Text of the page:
U.S. District Court Ruling Threatens Recreational Boating
Legislative Solution, H.R. 2550, Gains Steam In Congress With 27 Co-Sponsors
Without Congressional approval of corrective legislation or a successful legal appeal, a September 2006 court decision by the U.S. District Court for Northern California designed to hold the Environmental Protection Agency (EPA) accountable for the regulation of the discharge of ballast water from ocean-going commercial ships will have unintended and serious consequences for recreational boating, according to Boat Owners Association of The United States (BoatU.S.).
“As it stands now, a permit will be required for ‘normal operational discharges’ on every recreational boat — even your dinghy — in every state where you boat,” said BoatU.S. Vice President of Government Affairs Margaret Podlich.
“This is an attempt to apply a complex permitting system designed for industrial dischargers to recreational boats that will not yield significant environmental benefits.”
Instead, BoatU.S. is pushing for passage of H.R. 2550 “The Recreational Boating Act of 2007.” It would continue a 34-year-old exemption applied to recreational boats and release the EPA from having to implement an expensive and bureaucratic national permit system for all recreational boats by Sept. 30, 2008.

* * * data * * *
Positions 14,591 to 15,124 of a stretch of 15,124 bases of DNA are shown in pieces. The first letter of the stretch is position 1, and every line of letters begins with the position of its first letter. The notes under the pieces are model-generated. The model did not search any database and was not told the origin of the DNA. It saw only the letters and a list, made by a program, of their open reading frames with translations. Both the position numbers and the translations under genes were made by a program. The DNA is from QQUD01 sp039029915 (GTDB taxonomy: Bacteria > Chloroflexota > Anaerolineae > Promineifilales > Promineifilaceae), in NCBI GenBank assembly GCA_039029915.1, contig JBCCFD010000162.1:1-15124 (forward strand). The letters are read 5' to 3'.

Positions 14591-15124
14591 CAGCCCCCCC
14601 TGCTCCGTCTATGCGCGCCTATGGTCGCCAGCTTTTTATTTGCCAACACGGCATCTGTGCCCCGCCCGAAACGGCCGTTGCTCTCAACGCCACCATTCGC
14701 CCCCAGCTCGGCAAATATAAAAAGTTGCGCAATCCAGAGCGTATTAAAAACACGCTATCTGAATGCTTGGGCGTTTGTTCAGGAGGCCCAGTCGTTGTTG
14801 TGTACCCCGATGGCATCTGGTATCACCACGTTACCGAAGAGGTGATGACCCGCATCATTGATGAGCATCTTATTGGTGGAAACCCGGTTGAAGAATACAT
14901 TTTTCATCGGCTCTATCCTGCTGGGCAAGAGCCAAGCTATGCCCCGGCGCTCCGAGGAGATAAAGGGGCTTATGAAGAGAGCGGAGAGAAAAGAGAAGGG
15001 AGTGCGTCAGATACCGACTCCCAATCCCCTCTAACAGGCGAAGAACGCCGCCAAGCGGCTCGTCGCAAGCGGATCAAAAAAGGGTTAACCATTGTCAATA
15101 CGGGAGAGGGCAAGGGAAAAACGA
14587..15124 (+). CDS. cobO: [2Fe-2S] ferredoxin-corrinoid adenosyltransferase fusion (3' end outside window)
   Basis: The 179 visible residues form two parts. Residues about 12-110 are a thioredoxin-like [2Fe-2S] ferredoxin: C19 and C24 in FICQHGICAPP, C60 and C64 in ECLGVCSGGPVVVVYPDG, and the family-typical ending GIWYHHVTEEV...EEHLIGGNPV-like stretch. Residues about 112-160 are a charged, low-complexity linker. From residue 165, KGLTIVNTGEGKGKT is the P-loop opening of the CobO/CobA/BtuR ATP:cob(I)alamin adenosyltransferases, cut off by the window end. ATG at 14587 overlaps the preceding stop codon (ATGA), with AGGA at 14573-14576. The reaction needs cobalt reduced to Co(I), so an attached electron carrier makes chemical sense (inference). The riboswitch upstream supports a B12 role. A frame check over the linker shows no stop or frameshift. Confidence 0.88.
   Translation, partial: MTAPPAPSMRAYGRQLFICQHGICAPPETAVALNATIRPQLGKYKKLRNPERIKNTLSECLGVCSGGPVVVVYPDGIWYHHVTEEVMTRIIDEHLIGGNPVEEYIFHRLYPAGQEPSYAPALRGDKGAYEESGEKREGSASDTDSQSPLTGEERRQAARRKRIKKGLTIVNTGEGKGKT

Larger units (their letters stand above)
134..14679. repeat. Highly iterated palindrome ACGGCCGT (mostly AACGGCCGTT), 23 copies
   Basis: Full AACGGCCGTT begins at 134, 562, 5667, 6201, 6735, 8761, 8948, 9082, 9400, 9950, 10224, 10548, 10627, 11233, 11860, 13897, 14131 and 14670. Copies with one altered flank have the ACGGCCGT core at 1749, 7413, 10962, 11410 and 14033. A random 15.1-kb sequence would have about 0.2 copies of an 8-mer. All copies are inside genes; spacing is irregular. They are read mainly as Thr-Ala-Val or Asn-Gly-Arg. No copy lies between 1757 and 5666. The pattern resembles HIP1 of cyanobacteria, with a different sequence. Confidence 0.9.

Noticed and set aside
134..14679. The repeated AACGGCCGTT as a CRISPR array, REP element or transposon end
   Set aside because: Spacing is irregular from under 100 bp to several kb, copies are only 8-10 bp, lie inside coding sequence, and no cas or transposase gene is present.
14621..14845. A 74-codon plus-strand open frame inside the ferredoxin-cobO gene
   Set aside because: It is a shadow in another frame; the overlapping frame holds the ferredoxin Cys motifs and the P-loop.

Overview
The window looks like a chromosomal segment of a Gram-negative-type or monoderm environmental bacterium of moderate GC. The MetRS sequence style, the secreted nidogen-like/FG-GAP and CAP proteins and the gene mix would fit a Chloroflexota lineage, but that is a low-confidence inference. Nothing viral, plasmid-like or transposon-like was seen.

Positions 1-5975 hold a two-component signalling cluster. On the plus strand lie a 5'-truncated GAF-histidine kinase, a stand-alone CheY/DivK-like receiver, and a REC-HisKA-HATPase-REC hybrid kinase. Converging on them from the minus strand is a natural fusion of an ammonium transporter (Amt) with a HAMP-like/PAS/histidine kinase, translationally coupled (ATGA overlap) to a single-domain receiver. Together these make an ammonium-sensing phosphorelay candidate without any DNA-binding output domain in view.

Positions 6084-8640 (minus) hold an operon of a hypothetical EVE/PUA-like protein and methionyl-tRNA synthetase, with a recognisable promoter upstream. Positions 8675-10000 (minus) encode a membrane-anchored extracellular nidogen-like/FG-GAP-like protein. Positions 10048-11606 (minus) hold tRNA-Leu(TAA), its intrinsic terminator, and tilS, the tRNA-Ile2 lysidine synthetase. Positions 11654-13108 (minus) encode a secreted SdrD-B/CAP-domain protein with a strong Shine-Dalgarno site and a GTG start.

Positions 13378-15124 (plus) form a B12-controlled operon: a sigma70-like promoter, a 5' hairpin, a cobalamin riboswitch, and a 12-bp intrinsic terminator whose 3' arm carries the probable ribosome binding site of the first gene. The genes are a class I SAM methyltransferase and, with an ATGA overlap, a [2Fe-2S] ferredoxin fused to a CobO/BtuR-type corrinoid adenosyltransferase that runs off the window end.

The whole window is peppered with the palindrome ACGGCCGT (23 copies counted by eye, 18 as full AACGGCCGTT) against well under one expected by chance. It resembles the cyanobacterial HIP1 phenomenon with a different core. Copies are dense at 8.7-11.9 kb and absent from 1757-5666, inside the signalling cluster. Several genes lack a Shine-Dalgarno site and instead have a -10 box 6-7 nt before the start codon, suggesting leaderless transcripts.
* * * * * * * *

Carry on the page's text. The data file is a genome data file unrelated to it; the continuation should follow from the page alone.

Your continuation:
The original lawsuit was brought against EPA in an effort to control the spread of invasive species contained in commercial ships’ ballast water tanks. The tanks, which add stability, are filled overseas and then discharged in U.S. waters when cargo is uploaded. Ballast water is a primary pathway for non-native species, such as the zebra mussel, to invade U.S. waters.
However, 99 percent of recreational boats do not have ballast tanks, nor do they cross oceans in any significant numbers. For over three decades, the EPA understood that everyday deck runoff, bilge water, engine-cooling water, or grey water from sinks or showers was not the same as commercial vessels discharging millions of gallons of imported ballast tank water.
As a result, it exempted these normal operational discharges from the Clean Water Act permit system. But, in 2006, the District Court ruled that EPA overstepped its authority and started the clock on the Sept. 30, 2008 permit-implementation deadline.
BoatU.S. is urging all boaters to contact their legislators to co-sponsor H.R. 2550, which is a common sense solution designed to make the previous exemption for recreational boats permanent.
“It’s important to know that H.R. 2550 does not weaken any existing environmental regulations for recreational boaters. The main sources of potential pollution from boats — oil, fuel, sewage, and trash — are already regulated and will remain so,” added Podlich.